Many people have to think about PMI costs because many of them are putting less money down to get a mortgage. There are many loans today that people can get with less than 20% down. One of the most popular by far is FHA financing. It’s easy to apply online for a FHA mortgage. That loan requires only a 3.5% down payment with a 580-credit score, but it does come with a hefty monthly mortgage insurance premium.

If you have less than 20% to put down, you will have two options regarding PMI:

  • Get only a first mortgage with a lower down payment and pay PMI until your LTV gets to 78%. Then PMI usually can be dropped. For people who have an FHA loan written since 2013 however, many of these loans have a permanent mortgage insurance requirement. If you put down more than 5%, you can only cancel your PMI after 11 years. If you put down less than that, you must pay PMI permanently. So, once you get to 78% LTV, you may want to consider refinancing out of your government-home loan.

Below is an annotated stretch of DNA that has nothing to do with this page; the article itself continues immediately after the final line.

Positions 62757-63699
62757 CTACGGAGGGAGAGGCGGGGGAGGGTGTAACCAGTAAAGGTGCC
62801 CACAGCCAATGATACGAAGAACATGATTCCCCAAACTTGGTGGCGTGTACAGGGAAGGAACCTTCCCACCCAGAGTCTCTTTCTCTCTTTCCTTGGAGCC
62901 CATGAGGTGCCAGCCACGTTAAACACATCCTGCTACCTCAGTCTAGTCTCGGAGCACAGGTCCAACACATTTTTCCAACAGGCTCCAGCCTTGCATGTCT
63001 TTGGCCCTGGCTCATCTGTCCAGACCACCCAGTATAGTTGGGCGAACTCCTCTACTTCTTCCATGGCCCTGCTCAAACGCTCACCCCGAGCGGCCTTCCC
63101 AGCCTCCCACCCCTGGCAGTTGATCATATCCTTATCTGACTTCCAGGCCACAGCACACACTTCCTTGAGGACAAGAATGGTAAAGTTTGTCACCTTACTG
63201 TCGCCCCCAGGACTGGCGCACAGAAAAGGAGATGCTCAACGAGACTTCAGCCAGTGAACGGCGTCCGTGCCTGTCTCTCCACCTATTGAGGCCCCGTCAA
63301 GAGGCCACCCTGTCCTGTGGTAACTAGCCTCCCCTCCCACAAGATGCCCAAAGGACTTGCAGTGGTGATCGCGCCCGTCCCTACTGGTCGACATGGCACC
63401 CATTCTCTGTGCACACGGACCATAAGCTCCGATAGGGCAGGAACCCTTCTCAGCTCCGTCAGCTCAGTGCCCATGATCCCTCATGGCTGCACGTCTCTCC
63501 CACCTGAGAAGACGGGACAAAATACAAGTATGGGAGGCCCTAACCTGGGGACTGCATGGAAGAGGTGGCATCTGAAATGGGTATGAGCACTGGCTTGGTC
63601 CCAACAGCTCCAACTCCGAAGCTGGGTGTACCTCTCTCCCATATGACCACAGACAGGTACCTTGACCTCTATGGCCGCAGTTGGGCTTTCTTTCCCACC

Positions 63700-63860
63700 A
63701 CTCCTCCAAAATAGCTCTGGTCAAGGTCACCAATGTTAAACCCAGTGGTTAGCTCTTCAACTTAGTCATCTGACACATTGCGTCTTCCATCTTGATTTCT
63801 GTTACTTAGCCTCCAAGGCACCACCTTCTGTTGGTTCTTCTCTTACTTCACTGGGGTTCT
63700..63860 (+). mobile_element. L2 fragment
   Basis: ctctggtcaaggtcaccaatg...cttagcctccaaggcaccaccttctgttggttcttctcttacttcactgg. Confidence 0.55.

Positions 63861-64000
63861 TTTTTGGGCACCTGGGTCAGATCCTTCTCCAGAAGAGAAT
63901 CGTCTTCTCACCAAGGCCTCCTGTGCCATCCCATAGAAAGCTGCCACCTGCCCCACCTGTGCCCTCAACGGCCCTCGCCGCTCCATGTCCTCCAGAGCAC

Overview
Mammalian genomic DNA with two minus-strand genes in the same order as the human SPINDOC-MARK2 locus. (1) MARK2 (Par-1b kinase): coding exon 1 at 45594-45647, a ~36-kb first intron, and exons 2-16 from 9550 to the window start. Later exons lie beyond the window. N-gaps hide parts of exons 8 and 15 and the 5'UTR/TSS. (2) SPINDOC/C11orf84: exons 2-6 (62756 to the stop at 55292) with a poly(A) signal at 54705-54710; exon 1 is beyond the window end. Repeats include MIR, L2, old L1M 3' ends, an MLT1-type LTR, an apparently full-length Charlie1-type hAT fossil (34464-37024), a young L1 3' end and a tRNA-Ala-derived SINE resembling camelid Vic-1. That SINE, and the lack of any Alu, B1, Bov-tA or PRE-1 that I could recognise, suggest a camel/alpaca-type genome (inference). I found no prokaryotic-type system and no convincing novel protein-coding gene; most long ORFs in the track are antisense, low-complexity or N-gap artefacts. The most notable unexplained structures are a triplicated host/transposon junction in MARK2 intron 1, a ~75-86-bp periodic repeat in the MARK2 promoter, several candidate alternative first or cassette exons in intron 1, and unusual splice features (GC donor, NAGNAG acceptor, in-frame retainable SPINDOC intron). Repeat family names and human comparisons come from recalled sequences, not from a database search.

• Get a second mortgage. This will probably get you a lower payment at least at first than if you had PMI. But note that the second has a higher rate than the first. It can only be eliminated if you pay it off, or refinance the first and second into one mortgage. That would usually be when the LTV gets to 80% or less.

There also are several other things to think about regarding paying PMI:

  • What are the tax savings with paying PMI, rather than paying interest on your second mortgage? Tax laws in the US allow you to deduct PMI payments if your income is under $100,000 gross per year.